What to do with your first investment money?

RyanGromfinRyanGromfin Posts: 4subscriber
edited October 2007 in Startup Funding
I am in the process of planning to form to corporations next year, one will act as the general partnership (me, holding company for future ventures) one will act as the limited partnership (investors for this 1 specific venture).  I am finacial commitments from friends and family of $50,000 to help me finish my business plan, pay for attorneys, draw up contacts etc.. for the additional 500,000 I need. 
What do I do with the first money?  Should I deposit in my personal account then pay my attorney etc.. until I get the corporate docs to set up a business banking account, or should I get my attorney to do the work, set up the account, deposit the money in their and then pay from that account.
Thanks.RyanGromfin2007-10-3 18:4:57

Comments

  • robertjrobertj Tampa Bay, FloridaPosts: 0subscriber Member
    The answer to where to put the first money depends on the agreement you have with your friends and family. Do they think they are making a personal loan to you? Or do they think they are investing in a new business venture or lending money to it?
     
     
  • RyanGromfinRyanGromfin Posts: 4subscriber
    They know exactly what they are doing, investing in the business.  Actually they are investing in the general partnership.  Their investment will gain them a piece of any future ventures that I am part off.
  • robertjrobertj Tampa Bay, FloridaPosts: 0subscriber Member

    They know exactly what they are doing, investing in the business.  Actually they are investing in the general partnership.  Their investment will gain them a piece of any future ventures that I am part off.

    If they are investing in a business - then you should:

    Establish the entity -that they are investing in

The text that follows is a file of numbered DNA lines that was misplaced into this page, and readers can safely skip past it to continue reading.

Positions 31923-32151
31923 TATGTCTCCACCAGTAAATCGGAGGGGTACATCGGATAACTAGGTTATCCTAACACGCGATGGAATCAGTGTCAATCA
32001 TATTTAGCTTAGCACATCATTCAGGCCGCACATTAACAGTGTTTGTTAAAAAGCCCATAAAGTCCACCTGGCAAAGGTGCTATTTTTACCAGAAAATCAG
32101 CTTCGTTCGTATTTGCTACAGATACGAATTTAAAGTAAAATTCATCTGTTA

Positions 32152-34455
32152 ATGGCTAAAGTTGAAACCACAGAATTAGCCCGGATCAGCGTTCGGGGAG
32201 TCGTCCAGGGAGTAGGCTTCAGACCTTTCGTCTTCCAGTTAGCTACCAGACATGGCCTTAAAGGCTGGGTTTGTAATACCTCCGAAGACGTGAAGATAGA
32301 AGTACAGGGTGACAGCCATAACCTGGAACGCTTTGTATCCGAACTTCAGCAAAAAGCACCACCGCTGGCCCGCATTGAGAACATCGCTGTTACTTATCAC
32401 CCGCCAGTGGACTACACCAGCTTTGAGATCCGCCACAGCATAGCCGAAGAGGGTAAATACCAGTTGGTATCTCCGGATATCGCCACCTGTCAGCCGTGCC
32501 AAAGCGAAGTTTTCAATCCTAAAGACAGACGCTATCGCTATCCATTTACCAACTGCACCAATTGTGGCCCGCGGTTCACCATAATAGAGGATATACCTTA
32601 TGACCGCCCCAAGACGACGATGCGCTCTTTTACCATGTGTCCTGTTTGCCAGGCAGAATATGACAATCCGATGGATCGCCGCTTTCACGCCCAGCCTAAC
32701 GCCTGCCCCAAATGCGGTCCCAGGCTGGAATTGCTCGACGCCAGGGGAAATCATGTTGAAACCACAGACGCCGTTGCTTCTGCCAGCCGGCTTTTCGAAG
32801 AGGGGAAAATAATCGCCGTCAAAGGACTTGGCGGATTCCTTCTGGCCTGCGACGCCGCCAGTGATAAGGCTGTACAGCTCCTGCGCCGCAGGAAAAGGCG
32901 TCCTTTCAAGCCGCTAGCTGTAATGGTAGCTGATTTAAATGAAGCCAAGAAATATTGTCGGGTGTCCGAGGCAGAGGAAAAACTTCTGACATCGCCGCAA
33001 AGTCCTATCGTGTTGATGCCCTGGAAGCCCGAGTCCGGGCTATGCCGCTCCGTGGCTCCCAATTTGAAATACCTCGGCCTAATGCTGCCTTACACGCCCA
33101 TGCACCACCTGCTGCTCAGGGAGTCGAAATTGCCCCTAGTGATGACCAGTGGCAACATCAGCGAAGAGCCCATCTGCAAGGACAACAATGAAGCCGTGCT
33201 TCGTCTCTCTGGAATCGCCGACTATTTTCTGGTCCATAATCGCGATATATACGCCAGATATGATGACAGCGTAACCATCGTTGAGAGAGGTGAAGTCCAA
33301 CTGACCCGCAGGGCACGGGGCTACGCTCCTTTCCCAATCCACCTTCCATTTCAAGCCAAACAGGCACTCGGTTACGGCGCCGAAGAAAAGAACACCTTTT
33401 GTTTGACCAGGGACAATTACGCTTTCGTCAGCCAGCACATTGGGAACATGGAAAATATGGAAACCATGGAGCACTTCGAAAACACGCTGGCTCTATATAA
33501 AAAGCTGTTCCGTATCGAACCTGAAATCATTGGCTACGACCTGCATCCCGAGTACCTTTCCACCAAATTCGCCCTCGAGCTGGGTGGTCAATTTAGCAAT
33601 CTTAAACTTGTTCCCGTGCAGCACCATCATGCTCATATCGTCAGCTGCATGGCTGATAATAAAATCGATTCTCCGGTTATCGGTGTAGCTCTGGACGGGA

Open a bank account for that entity
    Place all funds received into that account 
    I would also suggest having some documentation for your "investors".
     robertj2007-10-2 14:45:47
  • bizbuddybizbuddy Posts: 0subscriber
    Ryan,
    Forming the holding Company and getting a biz checking account takes a few days/week.  Do that first.
    Get some accounting software, link it to your acct.  Keep track of every dime and store your records safely.
    Use a promissory note with (or without a personal guarantee) and an "option to convert" from simple interest debt to some form of equity at some point in next 12/18/24 months.
    Lay a solid foundation, take the time to do it right.
     
  • RyanGromfinRyanGromfin Posts: 4subscriber
    Thanks for the responses, it all makes sense.  Catch 22.  You can not open a business bank account with out papers, and most attorneys will not draw up papers with out money up front, I can not use my buisness money until a have a bank account to put it in. 
     
    What comes first, the Chicken or the Egg?  I guess they both came at the exact same time.
  • bizbuddybizbuddy Posts: 0subscriber
    In most states you can file for C corp right thru the secretary of state web portal
    OR
    You can do a name search, print out your forms and take them to the Sec of State office (they have one in the state bldg of every city) pay your fee and have them filed while you wait
    OR
    You can use an online service like legalzoom or bizfilings
  • robertjrobertj Tampa Bay, FloridaPosts: 0subscriber Member

    Ryan,
    Forming the holding Company and getting a biz checking account takes a few days/week.  Do that first.
    Get some accounting software, link it to your acct.  Keep track of every dime and store your records safely.
    Use a promissory note with (or without a personal guarantee) and an "option to convert" from simple interest debt to some form of equity at some point in next 12/18/24 months.
    Lay a solid foundation, take the time to do it right.
     

    I must point out that a convertible promissory note is a security and therefore subject to both the State and Federal Securities regulations.robertj2007-10-2 19:49:48
  • bizbuddybizbuddy Posts: 0subscriber
    Ah yes the fungibility factor.  Quite right Mr. J
    Ryan,  go with a simple promissory note and issue the conversion instrument later when you are capital compliant.
     
    bizbuddy 
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